Environ Pollut. 2022 Aug 19:119974. doi: 10.1016/j.envpol.2022.119974. Online ahead of print.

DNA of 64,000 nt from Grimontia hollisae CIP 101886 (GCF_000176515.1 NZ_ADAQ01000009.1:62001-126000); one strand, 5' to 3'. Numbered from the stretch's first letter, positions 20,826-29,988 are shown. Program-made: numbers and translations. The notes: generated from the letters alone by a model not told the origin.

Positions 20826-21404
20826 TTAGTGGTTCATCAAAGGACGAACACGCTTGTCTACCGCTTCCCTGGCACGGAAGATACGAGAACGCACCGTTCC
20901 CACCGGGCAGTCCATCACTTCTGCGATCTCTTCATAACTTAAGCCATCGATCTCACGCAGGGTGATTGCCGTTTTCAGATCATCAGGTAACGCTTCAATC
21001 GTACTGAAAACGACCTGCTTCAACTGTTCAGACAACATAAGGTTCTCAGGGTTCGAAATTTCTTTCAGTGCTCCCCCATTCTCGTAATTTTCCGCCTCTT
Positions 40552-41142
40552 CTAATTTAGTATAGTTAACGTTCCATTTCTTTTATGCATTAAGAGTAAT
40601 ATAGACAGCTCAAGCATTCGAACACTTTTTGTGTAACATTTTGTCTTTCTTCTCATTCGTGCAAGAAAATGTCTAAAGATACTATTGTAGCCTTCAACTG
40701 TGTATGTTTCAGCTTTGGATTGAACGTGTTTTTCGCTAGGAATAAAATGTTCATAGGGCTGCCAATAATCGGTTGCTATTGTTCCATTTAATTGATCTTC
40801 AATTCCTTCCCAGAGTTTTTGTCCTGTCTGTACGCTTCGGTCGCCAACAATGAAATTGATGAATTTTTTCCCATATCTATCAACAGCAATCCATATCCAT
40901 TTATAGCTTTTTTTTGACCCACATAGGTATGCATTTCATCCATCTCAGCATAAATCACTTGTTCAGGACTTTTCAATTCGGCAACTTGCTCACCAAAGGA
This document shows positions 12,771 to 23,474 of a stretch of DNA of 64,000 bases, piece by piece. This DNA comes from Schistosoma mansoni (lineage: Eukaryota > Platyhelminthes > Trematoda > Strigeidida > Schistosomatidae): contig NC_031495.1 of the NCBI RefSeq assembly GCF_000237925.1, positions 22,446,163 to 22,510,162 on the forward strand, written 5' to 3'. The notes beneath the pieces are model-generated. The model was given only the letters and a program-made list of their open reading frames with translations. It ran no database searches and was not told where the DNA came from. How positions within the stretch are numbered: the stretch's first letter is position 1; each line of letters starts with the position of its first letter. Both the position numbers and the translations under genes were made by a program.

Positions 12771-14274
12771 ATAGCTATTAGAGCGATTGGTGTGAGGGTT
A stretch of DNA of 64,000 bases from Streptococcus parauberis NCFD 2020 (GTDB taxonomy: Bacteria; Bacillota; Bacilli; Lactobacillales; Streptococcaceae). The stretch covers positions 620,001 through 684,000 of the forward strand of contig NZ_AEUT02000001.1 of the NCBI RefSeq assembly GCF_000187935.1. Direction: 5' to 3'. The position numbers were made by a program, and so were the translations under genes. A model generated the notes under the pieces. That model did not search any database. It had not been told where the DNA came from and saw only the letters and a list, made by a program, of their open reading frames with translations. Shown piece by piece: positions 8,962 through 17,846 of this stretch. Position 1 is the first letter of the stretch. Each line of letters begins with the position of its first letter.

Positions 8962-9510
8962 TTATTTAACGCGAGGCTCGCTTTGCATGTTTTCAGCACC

The interest in tire wear particles (TWPs), generated from abrasion of tires, have gained traction over the past few years, both in regards to quantifying particulate emissions, leaching of different compounds, toxicity, and analytical methods. The life of a tire, from cradle to end-of-life, crosses over different scenarios during its lifetime and transcends environmental compartments and legislative areas, underlining the need for a collective approach. Sustainability for a tire encompasses the use of raw materials, recycling of raw materials, circular economy and material sourcing. The tire industry is currently making significant efforts towards a greener and more sustainable production considering reduction of CO2-emissions, recycling, material sources and implementing the use of biomass from plants rather than oil-derived alternatives. In this paper, we aim to analyze and discuss the need for environmental regulation of tires in order to provide a series of targeted recommendations for future legislation. Our study shows that the numerous regulations related to tires focus on chemicals, manufacturing, raw materials, use of tires on roads, waste handling, safety and polycyclic aromatic hydrocarbons (PAHs) in different life cycle stages of a tire. However, none directly addresses the contribution of TWPs to the environment. Despite the overall good intentions of the existing regulations, there is a lack of focus on the compounds that partition from the tire and disperse in the environment, their mixture effects, and the transformative products from the parent compounds in the environment. Therefore, a renewed focus is needed on risk assessment of complex mixtures like TWPs. Thus, transparency in regard to use of chemicals in TWP, mixtures, minimization of emissions, and capture of particulate pollution should be a priority.